Diseases that Affect Black-Eyed Susans in Michigan Gardens

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Black-Eyed Susans are an extremely hardy plant, but even the hardiest of plants can succumb to disease. Knowing what diseases are possible is one of the easiest ways to treat or prevent disease from occurring in your Michigan garden of Black-Eyed Susans.
Different Types of Leaf Spot in Black-Eyed Susans

Angular Leaf Spot

In Black-Eyed Susan plants, angular brown spots that occur on the leaves are known as angular leaf spot. These spots can potentially cover the entire leaf and with this particular type of leaf spot, the spots generally affect the lower leaves of the plant prior to moving upward toward the top of the plant.

To treat angular leaf spot, during the late fall (following the first full freeze,) all of the Black-Eyed Susan that is present above the soil must be removed. Tools that are used to remove the infected plant should be thoroughly cleaned using a product specifically for this situation; as the tools can re-spread the infection when reused later in the spring or summer the following year.

Cylindrosporium and Ramularia Leaf Spot

These types of leaf spots are not as common as Septoria. However, when they do occur, they can produce small lesions that are often angular in appearance. Therefore, it can be difficult to differentiate from angular leaf spot.

These plants too, must be removed from the root up.

Septoria Leaf Spot

Septoria leaf spot is currently among one of the most common diseases affecting Black-Eyed Susans. Like with Cylindrosporium and Ramularia leaf spot, the lesions start out small in size. These lesions, which are dark brown in color, will double in size and most of the lesions are round in appearance. However, angular spots may occur around the leaf veins in the plant.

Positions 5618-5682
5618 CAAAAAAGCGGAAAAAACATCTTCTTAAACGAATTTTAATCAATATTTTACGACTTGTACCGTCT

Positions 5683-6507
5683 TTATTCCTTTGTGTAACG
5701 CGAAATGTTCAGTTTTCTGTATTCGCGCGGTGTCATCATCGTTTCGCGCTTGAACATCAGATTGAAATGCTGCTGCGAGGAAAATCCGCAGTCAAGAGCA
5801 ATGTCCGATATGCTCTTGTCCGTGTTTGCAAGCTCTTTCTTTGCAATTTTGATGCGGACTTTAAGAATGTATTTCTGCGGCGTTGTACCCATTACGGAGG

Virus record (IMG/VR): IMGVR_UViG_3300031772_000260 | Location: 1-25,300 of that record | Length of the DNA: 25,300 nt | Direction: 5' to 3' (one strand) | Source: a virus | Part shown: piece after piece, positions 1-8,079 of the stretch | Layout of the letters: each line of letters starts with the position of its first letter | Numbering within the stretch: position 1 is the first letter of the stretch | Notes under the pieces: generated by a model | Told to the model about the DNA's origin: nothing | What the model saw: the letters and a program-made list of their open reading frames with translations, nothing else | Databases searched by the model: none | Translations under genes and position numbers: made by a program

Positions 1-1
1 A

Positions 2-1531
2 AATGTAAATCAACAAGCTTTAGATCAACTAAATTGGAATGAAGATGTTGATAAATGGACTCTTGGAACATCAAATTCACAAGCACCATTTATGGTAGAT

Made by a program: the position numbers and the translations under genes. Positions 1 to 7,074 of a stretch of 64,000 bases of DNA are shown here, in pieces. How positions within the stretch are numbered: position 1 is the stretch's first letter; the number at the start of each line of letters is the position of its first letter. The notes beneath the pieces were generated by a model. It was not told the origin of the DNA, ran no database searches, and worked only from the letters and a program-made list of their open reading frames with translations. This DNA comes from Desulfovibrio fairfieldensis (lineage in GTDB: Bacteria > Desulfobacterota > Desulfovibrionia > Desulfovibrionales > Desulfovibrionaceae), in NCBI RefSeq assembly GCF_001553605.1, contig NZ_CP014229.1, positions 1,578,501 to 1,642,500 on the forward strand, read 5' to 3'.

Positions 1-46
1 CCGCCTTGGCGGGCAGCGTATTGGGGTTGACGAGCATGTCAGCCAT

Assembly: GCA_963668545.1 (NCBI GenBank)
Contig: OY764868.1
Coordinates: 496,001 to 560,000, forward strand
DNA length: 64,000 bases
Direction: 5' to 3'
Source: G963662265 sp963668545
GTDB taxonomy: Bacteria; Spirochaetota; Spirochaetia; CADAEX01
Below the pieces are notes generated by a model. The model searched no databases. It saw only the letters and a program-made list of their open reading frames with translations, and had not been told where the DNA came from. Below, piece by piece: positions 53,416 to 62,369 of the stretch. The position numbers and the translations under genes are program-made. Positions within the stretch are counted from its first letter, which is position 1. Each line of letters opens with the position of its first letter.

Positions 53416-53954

Again, removal of the infected portion is necessary and the tools used should be cleaned to prevent reinfection.

Aster Yellows in Black-Eyed Susans

Aster yellows is a phytoplasma, meaning it does not have a cell wall. It spreads via insects (also referred to as leafhopper vectors,) so there is little a gardener can truly do to prevent them, as any insect could potentially carry the disease.

Unfortunately, aster yellows can affect several plants within the daisy family including, but not limited to: marigolds, purple coneflowers and cosmos. Symptoms of aster yellows include deformed flowers of which additional leaves and plants grow outward from within the cone of the flower.

To treat aster yellows, the infected plants (including the roots) must be removed entirely from the garden.

Powdery Mildew

Mildew affecting Black-Eyed Susans is generally more of a visual issue, though if left untreated it can result in a die-off of the leaves. With powdery mildew, the leaves will slowly turn a shade of yellow before dying and falling off.

Like with many diseases, the affected leaves and flowers should be removed from the plant. In severe cases, the entire plant (including the roots) may need to be removed.

Stem Rot in Black-Eyed Susans

Stem rot will begin by causing lower leaves to become discolored (often to a shade of yellow or yellow-brown.) Eventually, the entire plant will die. During the process, you may notice that there is a cotton-like mound growing at the base of the plant in your garden.

Plants with stem rot should be removed from the area, including the roots and the surrounding soil.


Additional Information:

University of Minnesota: Diseases of Rudbeckia

Missouri Botanical Garden: Aster Yellows

Do It Yourself: Identifying Black-Eyed Susan Diseases

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